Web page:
BRIEF DESCRIPTION OF THE DRAWINGS

FIG. 1 is a side elevational view of the preferred embodiment of the present invention;

FIG. 2 is a front elevational view of the preferred embodiment of the present invention;

FIGS. 3a, 3 b and 3 c are detail elevational views of the vise ball and mounting plate of the present invention; and

FIG. 4 is an exploded perspective view of the crown of the present invention.

DESCRIPTION OF THE PREFERRED EMBODIMENT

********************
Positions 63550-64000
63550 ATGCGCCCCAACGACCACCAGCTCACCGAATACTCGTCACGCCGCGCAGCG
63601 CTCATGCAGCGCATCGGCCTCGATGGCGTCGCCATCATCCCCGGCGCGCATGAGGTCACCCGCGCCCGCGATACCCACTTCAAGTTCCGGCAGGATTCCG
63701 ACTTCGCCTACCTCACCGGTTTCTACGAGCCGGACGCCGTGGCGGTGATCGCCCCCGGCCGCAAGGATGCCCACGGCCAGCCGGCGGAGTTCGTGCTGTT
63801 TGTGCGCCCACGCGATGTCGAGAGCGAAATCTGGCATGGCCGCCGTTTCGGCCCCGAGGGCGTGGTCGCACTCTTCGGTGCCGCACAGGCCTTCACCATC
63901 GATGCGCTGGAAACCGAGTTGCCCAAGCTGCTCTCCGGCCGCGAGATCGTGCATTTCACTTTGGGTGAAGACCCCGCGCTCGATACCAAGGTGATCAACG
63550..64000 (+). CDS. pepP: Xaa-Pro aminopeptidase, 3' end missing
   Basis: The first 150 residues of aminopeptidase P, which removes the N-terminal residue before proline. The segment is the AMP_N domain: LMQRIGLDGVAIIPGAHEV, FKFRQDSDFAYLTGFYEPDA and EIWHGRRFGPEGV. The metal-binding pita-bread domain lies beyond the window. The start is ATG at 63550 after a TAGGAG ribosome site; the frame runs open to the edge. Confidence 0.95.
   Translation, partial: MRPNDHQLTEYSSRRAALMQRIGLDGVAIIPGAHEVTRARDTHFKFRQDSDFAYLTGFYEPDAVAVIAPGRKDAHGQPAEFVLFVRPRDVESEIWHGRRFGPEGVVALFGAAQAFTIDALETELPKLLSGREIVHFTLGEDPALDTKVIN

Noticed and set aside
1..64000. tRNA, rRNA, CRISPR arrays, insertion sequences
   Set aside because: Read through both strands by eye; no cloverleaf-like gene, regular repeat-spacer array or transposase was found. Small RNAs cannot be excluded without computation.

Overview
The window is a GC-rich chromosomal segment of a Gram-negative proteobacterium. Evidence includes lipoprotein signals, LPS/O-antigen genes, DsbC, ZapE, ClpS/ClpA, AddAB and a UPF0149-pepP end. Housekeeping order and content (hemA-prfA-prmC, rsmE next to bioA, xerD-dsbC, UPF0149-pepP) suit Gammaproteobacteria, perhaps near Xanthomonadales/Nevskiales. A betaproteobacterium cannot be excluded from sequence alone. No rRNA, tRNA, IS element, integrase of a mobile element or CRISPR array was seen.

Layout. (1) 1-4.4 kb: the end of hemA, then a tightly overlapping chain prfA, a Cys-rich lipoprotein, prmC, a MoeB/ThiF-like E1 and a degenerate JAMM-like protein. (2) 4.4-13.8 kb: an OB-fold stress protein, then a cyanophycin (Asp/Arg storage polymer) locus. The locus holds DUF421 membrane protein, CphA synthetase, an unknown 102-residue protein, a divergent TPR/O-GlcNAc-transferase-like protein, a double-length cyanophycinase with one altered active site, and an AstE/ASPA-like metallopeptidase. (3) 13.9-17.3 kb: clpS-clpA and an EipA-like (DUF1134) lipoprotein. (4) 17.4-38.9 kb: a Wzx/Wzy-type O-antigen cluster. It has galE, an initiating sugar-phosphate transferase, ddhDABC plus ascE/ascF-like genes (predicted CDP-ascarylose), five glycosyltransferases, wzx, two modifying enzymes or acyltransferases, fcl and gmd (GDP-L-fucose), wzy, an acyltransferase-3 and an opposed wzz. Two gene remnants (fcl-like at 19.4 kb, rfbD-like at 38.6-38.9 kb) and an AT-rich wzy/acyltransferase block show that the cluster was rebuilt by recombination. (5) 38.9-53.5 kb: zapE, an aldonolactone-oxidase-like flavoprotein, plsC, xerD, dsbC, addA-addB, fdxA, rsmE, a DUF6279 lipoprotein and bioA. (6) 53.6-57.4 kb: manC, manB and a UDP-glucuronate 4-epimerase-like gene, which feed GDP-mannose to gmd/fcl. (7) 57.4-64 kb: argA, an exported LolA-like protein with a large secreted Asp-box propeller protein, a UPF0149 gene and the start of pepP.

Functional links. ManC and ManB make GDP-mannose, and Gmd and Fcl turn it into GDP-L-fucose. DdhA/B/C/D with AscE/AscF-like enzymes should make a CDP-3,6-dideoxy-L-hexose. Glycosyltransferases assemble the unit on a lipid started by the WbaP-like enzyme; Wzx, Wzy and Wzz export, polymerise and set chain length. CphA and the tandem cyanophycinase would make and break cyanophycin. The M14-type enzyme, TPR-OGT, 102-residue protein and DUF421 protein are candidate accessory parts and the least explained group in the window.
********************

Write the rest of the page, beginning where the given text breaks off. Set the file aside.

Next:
The multi-directional swivel vise 10, as best seen in FIGS. 1 through 4, includes a generally square support base 12 having dimensions of approximately ten to twenty-five inches (10″-25″) per side which is preferably mounted to the floor via a plurality of bolts that are inserted through pre-drilled holes (not shown) in the support base 12. Although using bolts to secure the support base 12 to the floor is not critical to the inventive characteristics of the present invention, it has been found that, due to the heavy duty components and uses for which this invention is intended to be utilized, it is preferable to bolt the invention to the floor thus providing additional stability. Welded to and extending upward from the support base 12 are four telescoping legs 14 a, 14 b, 14 c and 14 d that, in the preferred embodiment as best seen in FIGS. 1 and 2, are generally square tubes in cross-sectional shape and are approximately three feet (3′) in height. The telescoping legs 14 a-d provide support for the upper portion of the invention, which will be detailed in this disclosure, and allow the user to adjust the height of the swivel vise 10 which has been found to be useful when working with materials of various shapes and sizes that are mounted to the swivel vise 10 and to accommodate different sizes and designs of the hydraulic ram.